ERIE, Pa. (Jun. 18)
Declaring that the halachic positions of Orthodox rabbis “can no longer be accepted as valid expressions of Jewish living,” a Conservative rabbi here has announced he will no longer accept Orthodox conversions or divorces as valid. Rabbi Mordecai Kieffer of Congregation B’rith Sholom also announced that Jews bringing him documents attesting Orthodox conversion “will have to undergo immersion in a Mikveh under my supervision.”
He also declared, in a statement in his synagogue bulletin, that divorce documents signed by an Orthodox Beth Din (rabbinical court) “will have to be re-written by the Beth Din of the Rabbinical Assembly,” the association of Conservative rabbis. He said “these steps are necessary to insure that the halacha has been faithfully followed, an assurance which the Orthodox rabbinate is no longer in a position to provide.” He said “I now declare them to be out of bounds.”
Rabbi Kieffer asserted that “we can no longer tolerate divisiveness caused by halachic aberrations” and that “to insure that the halacha is being properly interpreted and used, we must place in ascendant positions the leadership of Finkelstein over Feinstein, Waxman over Unterman, the Rabbi Kieffer over the Gerer Rebbe. The references were to Rabbi Louis Finkelstein, former chancellor of the Jewish Theological Seminary; Rabbi Moshe Feinstein, a leading Orthodox scholar; Rabbi Mordecai Waxman, president of the Rabbinical Assembly and to Rabbi Isar Unterman, former Israeli Ashkenazic Chief Rabbi.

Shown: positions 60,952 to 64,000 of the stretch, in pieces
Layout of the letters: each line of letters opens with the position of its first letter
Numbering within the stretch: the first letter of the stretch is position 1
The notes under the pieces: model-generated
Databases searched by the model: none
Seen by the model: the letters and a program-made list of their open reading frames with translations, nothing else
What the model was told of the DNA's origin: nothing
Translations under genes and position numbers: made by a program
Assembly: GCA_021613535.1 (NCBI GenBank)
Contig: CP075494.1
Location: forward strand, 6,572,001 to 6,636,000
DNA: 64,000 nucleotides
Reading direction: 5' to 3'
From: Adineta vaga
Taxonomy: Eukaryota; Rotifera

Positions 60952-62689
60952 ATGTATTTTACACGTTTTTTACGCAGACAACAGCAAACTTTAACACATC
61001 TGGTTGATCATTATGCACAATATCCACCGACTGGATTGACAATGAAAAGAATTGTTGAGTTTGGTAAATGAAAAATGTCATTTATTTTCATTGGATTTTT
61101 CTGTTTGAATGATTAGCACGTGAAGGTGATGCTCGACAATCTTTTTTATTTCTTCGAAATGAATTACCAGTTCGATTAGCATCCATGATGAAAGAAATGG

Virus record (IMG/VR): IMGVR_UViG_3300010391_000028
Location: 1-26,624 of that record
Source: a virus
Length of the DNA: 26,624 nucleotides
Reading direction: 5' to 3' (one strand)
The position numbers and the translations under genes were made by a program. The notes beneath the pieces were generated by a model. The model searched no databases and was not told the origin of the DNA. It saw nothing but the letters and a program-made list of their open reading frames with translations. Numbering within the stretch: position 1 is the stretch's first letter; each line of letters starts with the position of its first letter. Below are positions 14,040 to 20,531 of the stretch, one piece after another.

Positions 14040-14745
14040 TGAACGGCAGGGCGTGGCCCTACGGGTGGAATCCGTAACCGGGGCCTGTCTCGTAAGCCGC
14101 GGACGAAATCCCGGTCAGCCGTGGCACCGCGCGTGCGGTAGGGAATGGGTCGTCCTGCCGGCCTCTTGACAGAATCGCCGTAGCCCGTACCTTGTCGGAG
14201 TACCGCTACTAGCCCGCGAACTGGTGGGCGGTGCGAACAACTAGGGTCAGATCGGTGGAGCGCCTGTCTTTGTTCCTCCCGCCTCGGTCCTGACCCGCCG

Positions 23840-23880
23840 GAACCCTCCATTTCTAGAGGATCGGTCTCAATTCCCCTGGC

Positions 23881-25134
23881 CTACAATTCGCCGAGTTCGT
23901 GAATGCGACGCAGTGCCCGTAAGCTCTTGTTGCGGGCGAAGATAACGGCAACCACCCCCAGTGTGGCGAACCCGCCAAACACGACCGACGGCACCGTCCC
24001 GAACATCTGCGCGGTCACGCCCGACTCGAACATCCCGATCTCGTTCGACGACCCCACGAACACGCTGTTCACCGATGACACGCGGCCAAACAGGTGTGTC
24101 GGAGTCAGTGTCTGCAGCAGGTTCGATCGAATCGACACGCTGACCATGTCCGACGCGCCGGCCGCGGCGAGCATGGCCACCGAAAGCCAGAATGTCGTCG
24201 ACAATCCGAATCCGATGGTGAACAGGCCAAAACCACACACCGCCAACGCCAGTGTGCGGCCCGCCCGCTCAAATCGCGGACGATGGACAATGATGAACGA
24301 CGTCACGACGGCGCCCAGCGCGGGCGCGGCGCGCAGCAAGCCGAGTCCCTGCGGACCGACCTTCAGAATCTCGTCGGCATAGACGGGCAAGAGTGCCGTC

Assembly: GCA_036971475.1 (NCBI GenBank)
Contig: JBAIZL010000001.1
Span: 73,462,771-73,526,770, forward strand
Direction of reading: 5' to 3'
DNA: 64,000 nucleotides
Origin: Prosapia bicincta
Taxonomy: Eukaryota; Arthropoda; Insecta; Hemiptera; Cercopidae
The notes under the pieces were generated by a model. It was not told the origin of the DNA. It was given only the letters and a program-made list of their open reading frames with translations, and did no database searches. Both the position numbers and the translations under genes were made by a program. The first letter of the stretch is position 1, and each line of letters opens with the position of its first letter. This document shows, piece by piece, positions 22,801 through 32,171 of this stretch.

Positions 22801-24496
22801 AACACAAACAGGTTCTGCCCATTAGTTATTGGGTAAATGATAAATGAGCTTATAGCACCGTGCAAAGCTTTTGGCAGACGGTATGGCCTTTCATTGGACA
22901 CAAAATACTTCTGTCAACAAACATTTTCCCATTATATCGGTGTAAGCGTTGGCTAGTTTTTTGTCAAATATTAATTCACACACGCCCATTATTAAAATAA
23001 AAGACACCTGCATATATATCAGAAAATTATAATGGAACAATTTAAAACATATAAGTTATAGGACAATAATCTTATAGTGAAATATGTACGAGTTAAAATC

CONSERVATIVES BARRED FROM MIKVEHS
Rabbi Kieffer opened his announcement with a denunciation of efforts of the Orthodox establishment in Israel to make acceptance by the National Religious Party in the government, finally formed without the NRP by Premier Yitzhak Rabin, contingent on a change in Israel’s Law of Return barring acceptance as Jews of immigrants converted by non-Orthodox rabbis.
He asserted that “gathering moral strength from the Israeli rabbinate. Orthodox rabbis in this country have taken similar steps–to invalidate the conversions, however halachic, of other rabbis.” He charged that in New York, “many Orthodox mikvehs have been closed to Conservative rabbis for use in conversion.” He said the halachic process “is not the province of any group” and that “the Orthodox, by their behavior, have shown themselves to be out of touch with the halachic method and to be out of touch with Jews.”